In my post ‘
The Death of Dreams’, I delved into failure at a deeper, more fundamental level. Hugh recently tweeted Elisabeth Gilbert’s TED speech ‘Nurturing Creativity’.

Gilbert, author of mega-best seller ‘Eat, Pray, Love” talks about the emotional and other challenges of having seen exceptional success and knowing, as I described in my post, ‘this is as good as it gets.’ She describes…

“It’s exceedingly likely that my greatest success is behind me. Jesus, what a thought. That’s the kind of thought that could lead a person to start drinking gin at 9:00 in the morning and I don’t want to go there. I would prefer to keep doing what I love. And so the question becomes how….The tricky bit comes the next morning for the dancer himself when he wakes up and discovers it’s Tuesday 11:00 am and he is no longer a glimpse of god. He is just an aging mortal with really bad knees and maybe he is never going to ascend to that height again and maybe no one will ever chant God’s name again as he spins and what is he then to do with the rest of his life. This is hard. This is one of the most painful reconciliations to make in a creative life.”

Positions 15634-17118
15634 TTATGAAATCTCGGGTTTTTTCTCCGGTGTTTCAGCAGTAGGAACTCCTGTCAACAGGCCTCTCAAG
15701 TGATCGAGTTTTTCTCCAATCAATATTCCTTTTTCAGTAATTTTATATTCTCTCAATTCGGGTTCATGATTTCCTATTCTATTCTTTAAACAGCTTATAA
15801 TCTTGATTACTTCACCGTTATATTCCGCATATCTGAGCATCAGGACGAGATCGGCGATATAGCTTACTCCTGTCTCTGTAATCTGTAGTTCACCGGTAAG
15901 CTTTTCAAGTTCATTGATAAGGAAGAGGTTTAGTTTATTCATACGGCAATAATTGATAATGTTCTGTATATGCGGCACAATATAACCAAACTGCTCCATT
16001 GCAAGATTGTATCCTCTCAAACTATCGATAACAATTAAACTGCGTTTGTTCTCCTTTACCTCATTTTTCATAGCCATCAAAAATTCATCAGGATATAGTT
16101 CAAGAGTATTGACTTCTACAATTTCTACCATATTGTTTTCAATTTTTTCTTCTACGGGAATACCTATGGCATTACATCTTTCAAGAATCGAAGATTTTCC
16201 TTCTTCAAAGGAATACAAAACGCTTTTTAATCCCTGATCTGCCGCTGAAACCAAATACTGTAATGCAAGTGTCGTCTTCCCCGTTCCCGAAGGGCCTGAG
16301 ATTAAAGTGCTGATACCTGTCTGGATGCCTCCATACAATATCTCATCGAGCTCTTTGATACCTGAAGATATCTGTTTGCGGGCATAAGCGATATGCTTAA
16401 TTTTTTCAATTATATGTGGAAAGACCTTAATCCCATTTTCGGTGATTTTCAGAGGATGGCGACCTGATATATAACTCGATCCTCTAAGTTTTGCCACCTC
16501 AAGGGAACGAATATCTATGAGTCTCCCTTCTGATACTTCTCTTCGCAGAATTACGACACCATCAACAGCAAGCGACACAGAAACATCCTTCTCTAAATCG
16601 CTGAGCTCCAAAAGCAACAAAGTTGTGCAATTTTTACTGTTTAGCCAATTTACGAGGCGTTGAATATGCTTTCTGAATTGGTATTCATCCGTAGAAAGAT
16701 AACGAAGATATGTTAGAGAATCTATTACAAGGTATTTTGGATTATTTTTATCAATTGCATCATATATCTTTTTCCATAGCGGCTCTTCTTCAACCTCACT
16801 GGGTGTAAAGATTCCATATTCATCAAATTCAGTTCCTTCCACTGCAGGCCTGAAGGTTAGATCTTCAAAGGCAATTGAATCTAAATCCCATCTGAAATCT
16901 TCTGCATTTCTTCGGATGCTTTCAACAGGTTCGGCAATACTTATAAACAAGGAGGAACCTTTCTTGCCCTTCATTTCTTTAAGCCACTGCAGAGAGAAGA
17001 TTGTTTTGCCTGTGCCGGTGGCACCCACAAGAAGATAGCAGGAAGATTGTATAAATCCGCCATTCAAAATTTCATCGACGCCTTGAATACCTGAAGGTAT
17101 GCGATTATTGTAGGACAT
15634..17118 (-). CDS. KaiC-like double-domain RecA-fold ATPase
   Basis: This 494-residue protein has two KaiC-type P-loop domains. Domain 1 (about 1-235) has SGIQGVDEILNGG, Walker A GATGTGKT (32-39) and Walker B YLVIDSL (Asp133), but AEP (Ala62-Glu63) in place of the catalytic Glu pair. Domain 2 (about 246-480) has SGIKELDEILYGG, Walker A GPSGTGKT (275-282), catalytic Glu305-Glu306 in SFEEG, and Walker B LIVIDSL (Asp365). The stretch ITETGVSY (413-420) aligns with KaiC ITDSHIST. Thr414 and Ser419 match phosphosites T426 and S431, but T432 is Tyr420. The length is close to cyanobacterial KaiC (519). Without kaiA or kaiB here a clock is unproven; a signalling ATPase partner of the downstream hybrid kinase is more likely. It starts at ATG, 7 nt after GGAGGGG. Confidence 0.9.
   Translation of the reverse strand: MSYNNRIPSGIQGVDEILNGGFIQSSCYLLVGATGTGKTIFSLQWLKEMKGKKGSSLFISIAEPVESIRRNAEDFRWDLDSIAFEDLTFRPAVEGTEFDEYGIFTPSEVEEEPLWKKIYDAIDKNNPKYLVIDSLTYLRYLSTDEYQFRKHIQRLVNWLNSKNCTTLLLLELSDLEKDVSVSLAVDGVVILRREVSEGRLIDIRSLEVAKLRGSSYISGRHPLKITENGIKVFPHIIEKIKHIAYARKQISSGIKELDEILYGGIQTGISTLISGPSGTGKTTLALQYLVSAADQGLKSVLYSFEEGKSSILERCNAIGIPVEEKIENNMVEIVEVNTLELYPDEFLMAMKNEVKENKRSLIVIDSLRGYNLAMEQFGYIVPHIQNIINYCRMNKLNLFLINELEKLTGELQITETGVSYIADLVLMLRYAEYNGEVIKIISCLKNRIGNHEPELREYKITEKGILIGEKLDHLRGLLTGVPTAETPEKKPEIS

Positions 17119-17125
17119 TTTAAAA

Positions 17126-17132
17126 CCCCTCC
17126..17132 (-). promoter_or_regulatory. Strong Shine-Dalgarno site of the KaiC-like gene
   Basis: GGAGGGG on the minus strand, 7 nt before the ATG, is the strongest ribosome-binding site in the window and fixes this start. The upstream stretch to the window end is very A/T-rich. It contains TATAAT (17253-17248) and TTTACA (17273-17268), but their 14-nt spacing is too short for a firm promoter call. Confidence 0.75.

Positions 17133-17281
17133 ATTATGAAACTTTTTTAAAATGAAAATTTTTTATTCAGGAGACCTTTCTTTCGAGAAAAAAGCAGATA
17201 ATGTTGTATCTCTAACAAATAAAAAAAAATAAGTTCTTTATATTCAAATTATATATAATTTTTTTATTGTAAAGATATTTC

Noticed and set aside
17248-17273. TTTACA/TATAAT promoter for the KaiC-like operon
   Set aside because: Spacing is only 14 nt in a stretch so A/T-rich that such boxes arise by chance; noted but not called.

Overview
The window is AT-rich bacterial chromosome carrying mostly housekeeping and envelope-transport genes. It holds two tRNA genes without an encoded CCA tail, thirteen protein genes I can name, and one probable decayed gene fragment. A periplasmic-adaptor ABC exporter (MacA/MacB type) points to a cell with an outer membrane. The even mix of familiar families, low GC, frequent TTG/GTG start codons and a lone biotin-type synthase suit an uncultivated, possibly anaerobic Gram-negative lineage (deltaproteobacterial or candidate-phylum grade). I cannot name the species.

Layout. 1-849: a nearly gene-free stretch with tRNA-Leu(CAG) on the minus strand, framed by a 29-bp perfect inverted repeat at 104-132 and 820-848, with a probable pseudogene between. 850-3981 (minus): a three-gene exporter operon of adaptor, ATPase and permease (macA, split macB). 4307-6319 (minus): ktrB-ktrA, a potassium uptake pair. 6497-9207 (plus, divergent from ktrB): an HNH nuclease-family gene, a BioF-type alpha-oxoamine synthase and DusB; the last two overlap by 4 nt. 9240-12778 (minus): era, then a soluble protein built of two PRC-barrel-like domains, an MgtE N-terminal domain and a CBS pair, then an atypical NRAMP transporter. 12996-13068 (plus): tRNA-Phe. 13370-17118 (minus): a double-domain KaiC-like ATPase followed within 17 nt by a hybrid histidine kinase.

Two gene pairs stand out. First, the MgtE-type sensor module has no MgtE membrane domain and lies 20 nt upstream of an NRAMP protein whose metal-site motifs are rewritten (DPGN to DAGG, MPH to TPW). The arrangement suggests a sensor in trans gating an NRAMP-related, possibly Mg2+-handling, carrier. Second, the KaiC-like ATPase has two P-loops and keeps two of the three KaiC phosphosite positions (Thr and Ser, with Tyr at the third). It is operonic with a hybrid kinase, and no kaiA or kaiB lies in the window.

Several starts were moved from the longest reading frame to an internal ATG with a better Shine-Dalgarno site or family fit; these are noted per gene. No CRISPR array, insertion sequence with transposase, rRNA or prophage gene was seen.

Gilbert espouses a coping approach which segregates the exceptional accomplishments of the past from ‘one’s being’ and are thought about as ‘being on loan to you.’ Essentially, she is advocating taking ego out of the mix. First of all, taming the ego itself is as harsh a challenge as anyone will face in life. But, the approach seems similarly applicable to those whose dreams have not materialised in a ‘glimpse of the Gods’, but appear forever out of reach. A big part of the pain here too is the impact on the ego of feeling the failure personally.

Her parting advice is the gem of the speech which provides the truly pragmatic and inspirational direction to how to persevere and thrive regardless of how limited the future appears…

“Don’t be afraid. Don’t be daunted. Just do your job. Continue to show up for your piece it, whatever that might be. If your job is to dance, do your dance. If the divine, cockeyed genius assigned to your case [referring to a creative muse she talks about earlier], decides to let some sort of wonderment be glimpsed for just one moment through your efforts, then ‘Ole’. And if not, then do your dance anyhow. And ‘Ole’ to you nonetheless. I believe this and I feel that we must teach it. ‘Ole to you nonetheless’ just for having the sheer human love and stubbornness to keep showing up.”